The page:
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Posted 06 October 2016 - 11:48 AM

Per MB Specs:  "Supports 1GB, 2GB, and 4GB DDR3 DIMMs" .

 

If you are running a 32-bit O/S...no point in anything more than 4GB.

 

I would run 2 4GB modules, since I see no gain from having more than 8GB installed ...and having anything more than 8GB just reflected as RAM which has no job.  If I did something where 16GB installed would be useful...I suppose I'd install 16GB.

 

Louis



#9 Teddy1

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Posted 06 October 2016 - 12:25 PM

 Yes I understand duel channel (two ram sticks working as one) but will the other two ram sticks also be running in duel channel and be working interleaved  with the first two sticks? In other words are all four sticks being used or is the second pair just sitting empty until the first pair are filled up?  :scratchhead:

 

 

 

All four modules would need to be matched to run in dual channel.

 

ok------------thanks------------- :scratchhead:



#10 dc3

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Posted 06 October 2016 - 12:59 PM

You can run dual channel with this computer, but only two of the DIMMs will run dual channel.  You will need to consult your user manual to determine which pair of DIMM slots (2 white and 2 black) should be used for dual channel.  

 

This computer sold with Windows 7 64-bit.  The motherboard has a limit of 8GB of DDR3.  I would suggest two 4GB modules populated.


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#11 Teddy1

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Posted 06 October 2016 - 01:11 PM

Thanks that clears it up for me, only 2 of the 4 sticks would run in dual mode not all 4.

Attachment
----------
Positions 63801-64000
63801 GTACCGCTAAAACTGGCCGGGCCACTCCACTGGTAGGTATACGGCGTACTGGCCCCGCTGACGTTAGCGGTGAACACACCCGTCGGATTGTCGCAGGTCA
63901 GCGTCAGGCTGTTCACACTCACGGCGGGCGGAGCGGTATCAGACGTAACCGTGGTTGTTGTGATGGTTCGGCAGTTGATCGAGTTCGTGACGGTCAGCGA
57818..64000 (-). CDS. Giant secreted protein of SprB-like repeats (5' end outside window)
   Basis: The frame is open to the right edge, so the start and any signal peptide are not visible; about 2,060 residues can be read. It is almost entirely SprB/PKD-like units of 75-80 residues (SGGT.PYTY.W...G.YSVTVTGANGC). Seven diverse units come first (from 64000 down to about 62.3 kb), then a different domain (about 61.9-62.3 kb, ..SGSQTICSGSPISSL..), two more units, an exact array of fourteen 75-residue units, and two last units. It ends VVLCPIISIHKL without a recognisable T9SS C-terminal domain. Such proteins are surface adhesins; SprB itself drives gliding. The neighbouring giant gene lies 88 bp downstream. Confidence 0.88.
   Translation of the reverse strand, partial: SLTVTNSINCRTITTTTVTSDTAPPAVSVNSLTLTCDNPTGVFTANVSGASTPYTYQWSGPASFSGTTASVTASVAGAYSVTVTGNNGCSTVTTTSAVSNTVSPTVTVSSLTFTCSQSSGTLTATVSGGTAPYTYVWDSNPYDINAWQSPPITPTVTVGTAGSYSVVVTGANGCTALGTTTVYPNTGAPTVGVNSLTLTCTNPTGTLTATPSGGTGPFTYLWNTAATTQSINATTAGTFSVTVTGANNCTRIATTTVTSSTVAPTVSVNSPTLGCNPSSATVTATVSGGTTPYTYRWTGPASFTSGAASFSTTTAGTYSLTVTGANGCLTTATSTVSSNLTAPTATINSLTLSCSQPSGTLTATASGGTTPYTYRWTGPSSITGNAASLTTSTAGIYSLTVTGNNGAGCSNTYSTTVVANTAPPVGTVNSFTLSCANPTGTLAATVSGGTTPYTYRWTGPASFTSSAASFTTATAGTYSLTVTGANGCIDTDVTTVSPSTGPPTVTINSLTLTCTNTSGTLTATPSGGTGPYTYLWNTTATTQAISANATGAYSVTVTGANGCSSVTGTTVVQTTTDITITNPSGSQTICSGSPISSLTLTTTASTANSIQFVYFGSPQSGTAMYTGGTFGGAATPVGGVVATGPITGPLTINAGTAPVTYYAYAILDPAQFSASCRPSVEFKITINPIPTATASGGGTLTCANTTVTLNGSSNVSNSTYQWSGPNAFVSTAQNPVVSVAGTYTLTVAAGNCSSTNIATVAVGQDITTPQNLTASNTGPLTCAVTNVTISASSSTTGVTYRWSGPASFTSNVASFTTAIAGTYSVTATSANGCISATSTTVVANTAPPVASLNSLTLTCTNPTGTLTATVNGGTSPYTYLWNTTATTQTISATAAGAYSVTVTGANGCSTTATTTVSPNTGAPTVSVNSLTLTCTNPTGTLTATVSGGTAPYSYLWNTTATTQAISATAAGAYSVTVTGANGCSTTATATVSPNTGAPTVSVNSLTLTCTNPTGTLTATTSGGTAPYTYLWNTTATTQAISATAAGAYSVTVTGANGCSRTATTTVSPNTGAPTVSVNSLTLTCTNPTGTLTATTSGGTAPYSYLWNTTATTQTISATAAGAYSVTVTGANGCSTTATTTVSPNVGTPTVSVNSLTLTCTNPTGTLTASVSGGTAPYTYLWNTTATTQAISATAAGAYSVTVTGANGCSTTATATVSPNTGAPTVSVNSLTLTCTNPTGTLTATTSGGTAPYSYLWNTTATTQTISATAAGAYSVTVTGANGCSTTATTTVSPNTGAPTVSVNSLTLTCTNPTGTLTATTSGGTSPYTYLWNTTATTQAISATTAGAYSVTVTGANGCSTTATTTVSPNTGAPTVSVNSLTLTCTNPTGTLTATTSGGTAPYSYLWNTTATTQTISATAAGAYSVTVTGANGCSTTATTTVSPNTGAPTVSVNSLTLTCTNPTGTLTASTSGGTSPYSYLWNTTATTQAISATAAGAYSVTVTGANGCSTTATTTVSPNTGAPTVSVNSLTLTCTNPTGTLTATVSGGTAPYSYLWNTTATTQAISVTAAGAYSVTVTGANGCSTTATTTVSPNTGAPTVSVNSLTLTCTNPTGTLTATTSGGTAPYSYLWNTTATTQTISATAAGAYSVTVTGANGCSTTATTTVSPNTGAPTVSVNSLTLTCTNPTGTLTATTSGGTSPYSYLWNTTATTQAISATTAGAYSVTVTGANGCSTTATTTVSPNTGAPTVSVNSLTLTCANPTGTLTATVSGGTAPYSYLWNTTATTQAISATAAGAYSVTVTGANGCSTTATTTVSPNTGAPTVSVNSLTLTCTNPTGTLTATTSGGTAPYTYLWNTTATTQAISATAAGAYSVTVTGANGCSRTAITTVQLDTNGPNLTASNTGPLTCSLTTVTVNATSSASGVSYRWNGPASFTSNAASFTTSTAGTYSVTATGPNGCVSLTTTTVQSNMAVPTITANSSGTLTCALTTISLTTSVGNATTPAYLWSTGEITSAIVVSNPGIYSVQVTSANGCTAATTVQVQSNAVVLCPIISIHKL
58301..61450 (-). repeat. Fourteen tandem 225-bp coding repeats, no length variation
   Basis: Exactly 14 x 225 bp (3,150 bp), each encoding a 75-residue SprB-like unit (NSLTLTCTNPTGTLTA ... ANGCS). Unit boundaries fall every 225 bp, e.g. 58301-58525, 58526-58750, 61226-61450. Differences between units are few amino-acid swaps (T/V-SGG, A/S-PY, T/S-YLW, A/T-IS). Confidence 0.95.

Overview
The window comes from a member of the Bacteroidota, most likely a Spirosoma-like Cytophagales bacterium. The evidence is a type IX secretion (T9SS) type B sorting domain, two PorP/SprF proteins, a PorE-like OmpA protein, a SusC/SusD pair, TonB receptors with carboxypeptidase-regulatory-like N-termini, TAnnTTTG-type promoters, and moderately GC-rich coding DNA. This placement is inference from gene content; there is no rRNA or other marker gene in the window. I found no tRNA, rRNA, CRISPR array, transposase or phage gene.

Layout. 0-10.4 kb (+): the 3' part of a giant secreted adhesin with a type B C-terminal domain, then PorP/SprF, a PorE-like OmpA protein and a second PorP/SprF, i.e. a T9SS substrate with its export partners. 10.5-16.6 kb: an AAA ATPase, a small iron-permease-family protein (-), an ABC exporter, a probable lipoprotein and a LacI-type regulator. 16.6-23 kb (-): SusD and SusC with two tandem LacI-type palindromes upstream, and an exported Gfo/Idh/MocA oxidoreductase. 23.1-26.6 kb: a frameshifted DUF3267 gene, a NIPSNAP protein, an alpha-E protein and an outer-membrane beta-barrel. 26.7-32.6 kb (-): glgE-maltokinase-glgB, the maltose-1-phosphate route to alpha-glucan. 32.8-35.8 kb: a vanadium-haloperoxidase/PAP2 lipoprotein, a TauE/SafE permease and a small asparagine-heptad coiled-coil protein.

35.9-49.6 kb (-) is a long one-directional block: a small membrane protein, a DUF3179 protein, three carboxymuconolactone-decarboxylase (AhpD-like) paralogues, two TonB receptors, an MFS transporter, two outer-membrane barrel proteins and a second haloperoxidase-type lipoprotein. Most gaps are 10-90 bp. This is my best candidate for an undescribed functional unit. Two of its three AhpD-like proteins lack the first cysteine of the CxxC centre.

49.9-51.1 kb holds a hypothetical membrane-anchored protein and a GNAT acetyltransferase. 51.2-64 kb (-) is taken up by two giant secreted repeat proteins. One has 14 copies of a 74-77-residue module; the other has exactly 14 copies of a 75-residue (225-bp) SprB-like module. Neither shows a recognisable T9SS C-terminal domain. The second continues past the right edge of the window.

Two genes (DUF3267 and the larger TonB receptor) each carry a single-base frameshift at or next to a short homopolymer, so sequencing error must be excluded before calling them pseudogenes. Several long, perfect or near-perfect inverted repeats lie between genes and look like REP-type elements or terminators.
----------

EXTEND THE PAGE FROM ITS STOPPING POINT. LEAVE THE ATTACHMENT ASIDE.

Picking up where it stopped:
#12 Drillingmachine

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Posted 06 October 2016 - 03:00 PM

Thanks that clears it up for me, only 2 of the 4 sticks would run in dual mode not all 4.

 

No. I put this simple:

 

Motherboard has 4 memory slots (say 1,2,3,4) and two memory channels.

 

"Memory channel 1" uses memory slots 1 and 2 while "memory channel 2" uses slots 3 and 4.

 

So 4 sticks run on dual channel mode.


Edited by Drillingmachine, 06 October 2016 - 03:00 PM.


#13 hamluis

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Posted 06 October 2016 - 03:12 PM

That agrees with my motherboard manual.  I have an AM3= board with 4 slots, with designated pairing for dual-channel.  The paired slots may be color-coded also.

 

Louis


Edited by hamluis, 06 October 2016 - 03:21 PM.


#14 Teddy1

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Posted 06 October 2016 - 06:50 PM

So if all FOUR ram sticks are used simultaneously and populated equally in dual-channel I would suspect that 4x2 would be slightly faster than 2x4 because there would be more interleaving. Interleaving means that the data is spread out across more memory chips. While some chips are waiting for their CAS timing cycle to complete, data access can occur from the other chips. But the northbridge must be able to take advantage of interleaving across four DIMMs. Dose this make sense?



#15 hamluis

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Posted 06 October 2016 - 07:14 PM

Not to me.

 

The guts of a system is a motherboard...the motherboard advertises and provides dual-channel RAM capability.  It matters not how many RAM slots are on the board...the result is dual-channel capability for that board if the prerequisites are met.

 

If there was any real advantage to running triple-channel over dual-channel...I'm sure that most boards today would have been triple-channel some time ago.

 

You have to remember...a lot of computer rhetoric, whether written or spoken, is incorrect or inconsequential.  Sellers/manufacturers...play up tiny differences in order to sell more of their products.  If it doesn't pass the common-sense test...I tend to disregard much of the rhetoric.

 

FWIW

 

Louis